The dollar will not emerge stronger from the crisis in Greece, says Axel Merk, founder and president of Merk Investments and author of "Sustainable Wealth."
"The Greek tragedy is going to continue [and] there will be some ups and some downs,” he says.
Instead, the euro will survive the crisis from Greece and become a stronger denomination, he said.
"People should have much more confidence in the euro to stomach any shock that would come from Greece,” Merk told Yahoo! Finance Tech Ticker.
The crises in debt are dealt with differently in the United States compared to the European Union, he said.
In the United States, the Federal Reserve prints more currency, compared to countries in the European Union, which makes harsh cuts.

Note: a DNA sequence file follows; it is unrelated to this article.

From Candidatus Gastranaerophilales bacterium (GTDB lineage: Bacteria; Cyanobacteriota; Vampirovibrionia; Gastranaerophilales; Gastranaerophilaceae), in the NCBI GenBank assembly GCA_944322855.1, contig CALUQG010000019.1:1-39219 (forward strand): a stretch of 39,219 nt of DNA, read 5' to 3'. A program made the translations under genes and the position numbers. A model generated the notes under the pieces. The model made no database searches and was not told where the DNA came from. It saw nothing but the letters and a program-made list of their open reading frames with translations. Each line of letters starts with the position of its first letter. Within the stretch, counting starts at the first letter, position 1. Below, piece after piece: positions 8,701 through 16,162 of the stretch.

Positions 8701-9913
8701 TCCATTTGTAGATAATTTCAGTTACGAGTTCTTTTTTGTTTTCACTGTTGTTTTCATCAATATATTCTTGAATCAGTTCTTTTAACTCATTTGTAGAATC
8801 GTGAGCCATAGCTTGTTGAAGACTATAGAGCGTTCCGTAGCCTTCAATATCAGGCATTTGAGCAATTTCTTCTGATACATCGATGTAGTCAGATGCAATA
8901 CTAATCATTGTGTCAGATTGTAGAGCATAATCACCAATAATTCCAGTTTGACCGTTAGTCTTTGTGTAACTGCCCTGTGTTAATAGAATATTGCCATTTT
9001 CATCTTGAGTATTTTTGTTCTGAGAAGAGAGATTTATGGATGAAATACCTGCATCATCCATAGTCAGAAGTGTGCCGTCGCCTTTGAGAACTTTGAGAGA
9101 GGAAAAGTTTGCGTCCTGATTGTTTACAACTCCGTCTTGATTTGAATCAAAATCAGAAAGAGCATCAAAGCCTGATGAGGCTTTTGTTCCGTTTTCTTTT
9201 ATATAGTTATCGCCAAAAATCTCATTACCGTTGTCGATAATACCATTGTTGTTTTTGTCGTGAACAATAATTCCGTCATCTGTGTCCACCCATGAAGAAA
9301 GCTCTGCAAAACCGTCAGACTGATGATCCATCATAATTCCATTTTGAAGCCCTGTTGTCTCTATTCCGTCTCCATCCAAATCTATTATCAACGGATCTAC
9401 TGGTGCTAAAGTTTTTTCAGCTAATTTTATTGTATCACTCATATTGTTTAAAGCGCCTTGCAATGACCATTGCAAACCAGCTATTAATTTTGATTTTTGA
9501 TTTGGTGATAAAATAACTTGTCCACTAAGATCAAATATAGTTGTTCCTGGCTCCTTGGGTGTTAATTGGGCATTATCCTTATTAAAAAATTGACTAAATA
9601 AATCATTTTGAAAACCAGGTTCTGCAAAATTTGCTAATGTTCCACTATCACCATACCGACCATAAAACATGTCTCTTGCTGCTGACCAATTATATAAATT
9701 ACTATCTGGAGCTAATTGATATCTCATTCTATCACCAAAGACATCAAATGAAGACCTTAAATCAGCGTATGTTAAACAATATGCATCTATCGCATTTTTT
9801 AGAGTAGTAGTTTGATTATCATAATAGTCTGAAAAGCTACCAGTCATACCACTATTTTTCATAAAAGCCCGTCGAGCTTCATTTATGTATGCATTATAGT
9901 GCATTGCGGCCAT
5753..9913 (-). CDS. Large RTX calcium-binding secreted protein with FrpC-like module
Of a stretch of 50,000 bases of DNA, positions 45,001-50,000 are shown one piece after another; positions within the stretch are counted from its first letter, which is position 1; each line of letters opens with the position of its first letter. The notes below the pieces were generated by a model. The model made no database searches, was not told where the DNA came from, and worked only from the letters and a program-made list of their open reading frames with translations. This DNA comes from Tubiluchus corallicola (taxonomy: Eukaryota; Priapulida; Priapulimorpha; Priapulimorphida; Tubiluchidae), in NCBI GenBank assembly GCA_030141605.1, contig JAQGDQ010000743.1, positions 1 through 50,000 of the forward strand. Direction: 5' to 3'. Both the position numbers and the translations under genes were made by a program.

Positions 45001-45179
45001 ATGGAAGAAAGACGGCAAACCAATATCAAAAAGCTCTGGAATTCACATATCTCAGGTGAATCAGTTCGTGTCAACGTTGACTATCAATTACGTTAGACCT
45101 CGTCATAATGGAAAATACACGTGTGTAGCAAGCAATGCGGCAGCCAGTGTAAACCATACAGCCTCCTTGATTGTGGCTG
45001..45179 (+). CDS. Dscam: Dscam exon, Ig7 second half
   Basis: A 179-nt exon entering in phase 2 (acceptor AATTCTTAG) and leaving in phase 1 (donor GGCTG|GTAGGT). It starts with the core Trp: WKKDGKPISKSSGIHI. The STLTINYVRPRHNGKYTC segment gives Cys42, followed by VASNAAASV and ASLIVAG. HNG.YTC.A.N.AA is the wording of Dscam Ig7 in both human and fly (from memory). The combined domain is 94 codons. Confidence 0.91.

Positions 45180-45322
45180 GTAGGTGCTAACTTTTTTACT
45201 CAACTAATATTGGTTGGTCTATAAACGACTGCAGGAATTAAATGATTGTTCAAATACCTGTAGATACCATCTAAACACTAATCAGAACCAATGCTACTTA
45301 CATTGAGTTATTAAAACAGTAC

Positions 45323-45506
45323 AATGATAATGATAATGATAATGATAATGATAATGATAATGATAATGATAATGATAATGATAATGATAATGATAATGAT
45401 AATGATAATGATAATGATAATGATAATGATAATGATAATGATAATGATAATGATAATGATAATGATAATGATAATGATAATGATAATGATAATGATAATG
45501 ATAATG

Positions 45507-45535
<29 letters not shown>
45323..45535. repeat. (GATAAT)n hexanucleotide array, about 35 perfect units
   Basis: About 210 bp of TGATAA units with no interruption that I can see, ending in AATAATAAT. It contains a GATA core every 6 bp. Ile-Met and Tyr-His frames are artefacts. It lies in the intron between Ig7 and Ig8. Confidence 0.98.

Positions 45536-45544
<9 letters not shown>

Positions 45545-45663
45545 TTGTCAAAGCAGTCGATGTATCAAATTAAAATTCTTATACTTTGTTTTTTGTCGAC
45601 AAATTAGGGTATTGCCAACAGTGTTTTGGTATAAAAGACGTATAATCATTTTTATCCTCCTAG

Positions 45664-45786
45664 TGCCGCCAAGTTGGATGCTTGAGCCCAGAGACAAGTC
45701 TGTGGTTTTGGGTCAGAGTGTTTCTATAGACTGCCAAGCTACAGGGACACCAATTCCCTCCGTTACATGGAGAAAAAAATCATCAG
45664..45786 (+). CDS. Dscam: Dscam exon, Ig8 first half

"Ultimately, people can print money much [easier] in the U.S. than elsewhere in the world and the U.S. dollar is going to suffer because of that," he said.
The euro’s recent drop compared to the dollar now poses a “great buying opportunity” for investors, he said.
However, since sovereign debt issues are emerging “throughout the world,” all currencies face a “less stable environment” in the future, Merk said.
The U.S. dollar is strengthening slowly, pushing oil prices lower, the Associated Press reported. Oil is traded in U.S. dollars and can make the commodity more expensive to purchase, which results in lower demand.
“The dollar still has the potential to appreciate rather significantly and on relatively short notice, and so for the moment, we would be cautious about being long energy," said Edward Meir, senior commodity analyst at MF Global in New York.
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